Paper-Based Processes Led IRS to Potentially Erroneous Refunds

The Internal Revenue Service (IRS) issues close to $360 million in potentially erroneous tax refunds on an annual basis due to the lack of e-filing for amended returns, a process that would cost approximately $4.1 million to implement, according to a July 31 report from the Treasury Inspector General for Tax Administration (TIGTA).

The report focused on amended tax returns, which must be filed by paper and are not part of IRS’ e-file system. Without the e-filing, amended tax returns must be reviewed manually by tax examiners or customer service representatives, introducing the opportunity for human error. While a 2014 TIGTA report recommended adding e-filing, IRS officials cited the cost and labor of implementing e-file for amended tax returns. The IRS submitted budget requests for $4.1 million, but they were not granted due to competing priorities.

However, TIGTA found that 14 percent of amended returns in their sample were questionable, which could total nearly $360 million in potentially erroneous tax returns in 2017 and $1.8 billion over the next five years. Most of those potentially erroneous refunds resulted from employee error, and while the IRS has controls in place to prevent employee error, “these actions are still not adequate to address the erroneous refund losses associated with employee error and the lack of systemic verifications that are used for original tax returns,” TIGTA noted.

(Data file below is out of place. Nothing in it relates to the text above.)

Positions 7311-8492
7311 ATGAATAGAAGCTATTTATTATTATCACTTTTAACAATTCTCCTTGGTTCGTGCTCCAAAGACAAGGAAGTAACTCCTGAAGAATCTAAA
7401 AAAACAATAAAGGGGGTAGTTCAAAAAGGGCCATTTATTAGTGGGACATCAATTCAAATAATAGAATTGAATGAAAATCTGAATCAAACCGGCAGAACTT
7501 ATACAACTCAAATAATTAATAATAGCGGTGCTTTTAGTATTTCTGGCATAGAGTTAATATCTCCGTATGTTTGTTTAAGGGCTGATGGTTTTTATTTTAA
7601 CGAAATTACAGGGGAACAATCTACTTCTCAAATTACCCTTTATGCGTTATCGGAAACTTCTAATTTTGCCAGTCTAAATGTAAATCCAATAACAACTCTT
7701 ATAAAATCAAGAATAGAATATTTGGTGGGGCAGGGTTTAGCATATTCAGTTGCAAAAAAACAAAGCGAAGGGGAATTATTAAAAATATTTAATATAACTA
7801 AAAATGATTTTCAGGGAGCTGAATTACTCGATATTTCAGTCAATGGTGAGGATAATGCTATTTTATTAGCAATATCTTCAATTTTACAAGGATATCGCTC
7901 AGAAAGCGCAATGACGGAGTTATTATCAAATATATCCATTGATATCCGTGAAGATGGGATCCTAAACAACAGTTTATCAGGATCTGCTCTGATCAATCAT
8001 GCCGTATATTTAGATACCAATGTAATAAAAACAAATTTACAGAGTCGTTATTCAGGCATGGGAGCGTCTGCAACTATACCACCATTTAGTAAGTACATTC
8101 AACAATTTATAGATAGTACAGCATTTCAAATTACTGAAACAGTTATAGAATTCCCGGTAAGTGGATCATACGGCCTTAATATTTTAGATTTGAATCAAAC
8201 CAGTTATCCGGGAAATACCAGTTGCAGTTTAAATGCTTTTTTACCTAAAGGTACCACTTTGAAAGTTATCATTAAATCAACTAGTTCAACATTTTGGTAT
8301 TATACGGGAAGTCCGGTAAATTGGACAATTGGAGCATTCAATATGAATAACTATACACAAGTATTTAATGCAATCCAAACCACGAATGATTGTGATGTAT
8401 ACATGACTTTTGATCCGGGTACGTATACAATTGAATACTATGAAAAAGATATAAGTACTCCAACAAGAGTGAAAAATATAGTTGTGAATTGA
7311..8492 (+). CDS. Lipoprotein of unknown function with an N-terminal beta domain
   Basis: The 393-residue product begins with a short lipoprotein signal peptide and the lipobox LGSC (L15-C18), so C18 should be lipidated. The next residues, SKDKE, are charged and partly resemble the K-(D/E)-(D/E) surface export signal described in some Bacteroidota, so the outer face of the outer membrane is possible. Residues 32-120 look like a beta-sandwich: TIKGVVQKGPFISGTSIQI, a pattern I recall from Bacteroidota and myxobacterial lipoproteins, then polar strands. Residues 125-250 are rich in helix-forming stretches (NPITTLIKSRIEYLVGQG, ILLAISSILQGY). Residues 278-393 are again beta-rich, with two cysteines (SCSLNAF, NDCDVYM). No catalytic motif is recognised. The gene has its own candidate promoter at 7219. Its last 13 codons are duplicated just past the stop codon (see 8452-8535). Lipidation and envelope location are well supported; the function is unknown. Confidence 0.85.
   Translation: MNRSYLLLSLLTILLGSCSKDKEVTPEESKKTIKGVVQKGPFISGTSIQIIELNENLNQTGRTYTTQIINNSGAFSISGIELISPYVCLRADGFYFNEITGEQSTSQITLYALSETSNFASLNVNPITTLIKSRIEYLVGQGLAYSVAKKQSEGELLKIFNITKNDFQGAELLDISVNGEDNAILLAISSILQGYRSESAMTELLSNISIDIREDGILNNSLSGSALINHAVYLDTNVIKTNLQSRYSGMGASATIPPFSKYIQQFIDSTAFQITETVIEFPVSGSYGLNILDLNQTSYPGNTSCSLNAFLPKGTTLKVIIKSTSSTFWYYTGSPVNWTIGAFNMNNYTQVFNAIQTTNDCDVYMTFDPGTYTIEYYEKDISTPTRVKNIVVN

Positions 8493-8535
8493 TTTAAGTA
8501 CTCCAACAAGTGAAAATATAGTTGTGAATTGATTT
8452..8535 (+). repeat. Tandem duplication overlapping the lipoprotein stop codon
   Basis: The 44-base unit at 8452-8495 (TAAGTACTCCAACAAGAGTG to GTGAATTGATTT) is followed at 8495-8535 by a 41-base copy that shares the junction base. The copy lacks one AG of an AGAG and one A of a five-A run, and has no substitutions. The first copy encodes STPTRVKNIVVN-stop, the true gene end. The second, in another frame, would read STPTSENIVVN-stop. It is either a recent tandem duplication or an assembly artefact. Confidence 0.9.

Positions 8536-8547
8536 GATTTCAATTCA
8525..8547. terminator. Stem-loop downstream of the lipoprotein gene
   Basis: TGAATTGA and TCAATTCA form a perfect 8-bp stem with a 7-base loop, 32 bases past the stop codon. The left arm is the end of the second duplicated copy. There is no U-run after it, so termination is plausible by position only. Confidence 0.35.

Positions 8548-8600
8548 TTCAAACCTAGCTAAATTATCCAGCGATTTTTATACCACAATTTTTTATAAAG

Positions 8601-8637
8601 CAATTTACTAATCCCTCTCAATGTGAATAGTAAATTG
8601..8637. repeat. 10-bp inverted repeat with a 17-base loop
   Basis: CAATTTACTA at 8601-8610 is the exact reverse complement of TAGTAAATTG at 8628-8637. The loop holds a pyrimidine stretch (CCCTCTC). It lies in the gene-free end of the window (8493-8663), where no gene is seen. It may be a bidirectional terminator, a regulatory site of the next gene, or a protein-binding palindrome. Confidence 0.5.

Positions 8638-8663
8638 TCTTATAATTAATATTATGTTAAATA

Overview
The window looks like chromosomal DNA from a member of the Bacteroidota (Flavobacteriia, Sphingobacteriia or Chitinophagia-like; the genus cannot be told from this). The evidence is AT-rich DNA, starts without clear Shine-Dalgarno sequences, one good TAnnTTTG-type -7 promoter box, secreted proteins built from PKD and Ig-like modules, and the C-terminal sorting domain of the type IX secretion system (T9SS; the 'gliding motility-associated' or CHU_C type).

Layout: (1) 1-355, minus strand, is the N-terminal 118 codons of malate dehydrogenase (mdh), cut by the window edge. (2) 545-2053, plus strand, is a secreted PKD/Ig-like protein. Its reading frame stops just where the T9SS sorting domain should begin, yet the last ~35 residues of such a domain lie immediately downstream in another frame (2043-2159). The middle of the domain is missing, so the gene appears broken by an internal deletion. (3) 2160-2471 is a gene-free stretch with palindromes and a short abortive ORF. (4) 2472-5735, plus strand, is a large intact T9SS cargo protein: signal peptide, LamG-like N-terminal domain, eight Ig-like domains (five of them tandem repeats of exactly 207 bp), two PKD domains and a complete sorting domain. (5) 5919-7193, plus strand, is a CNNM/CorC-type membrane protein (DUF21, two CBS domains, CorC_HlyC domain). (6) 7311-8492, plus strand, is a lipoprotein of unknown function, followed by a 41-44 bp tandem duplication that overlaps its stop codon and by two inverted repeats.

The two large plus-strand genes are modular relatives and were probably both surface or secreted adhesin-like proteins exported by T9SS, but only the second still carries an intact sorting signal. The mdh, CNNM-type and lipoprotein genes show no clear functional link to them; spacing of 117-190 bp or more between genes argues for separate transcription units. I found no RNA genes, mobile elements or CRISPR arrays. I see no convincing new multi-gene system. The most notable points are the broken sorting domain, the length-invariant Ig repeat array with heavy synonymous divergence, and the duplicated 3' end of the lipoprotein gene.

The remaining erroneous returns in the sample were off due to redacted reasons, but TIGTA estimated that the IRS issued $80 million in potentially erroneous refunds due to errors that “would have been identified and the return rejected if processed electronically.”

TIGTA noted that even without the potential savings from erroneous tax returns, implementing e-filing would create cost savings by eliminating the manual review process. E-filing is estimated to cost $4.1 million, while the additional processing costs for the next five years are projected to total $79.4 million.

While the IRS disagreed with the recommendation in 2014, the agency agreed to the recommendation this time, noting that the current budget request to Congress has $5.6 million to enhance the e-file system.

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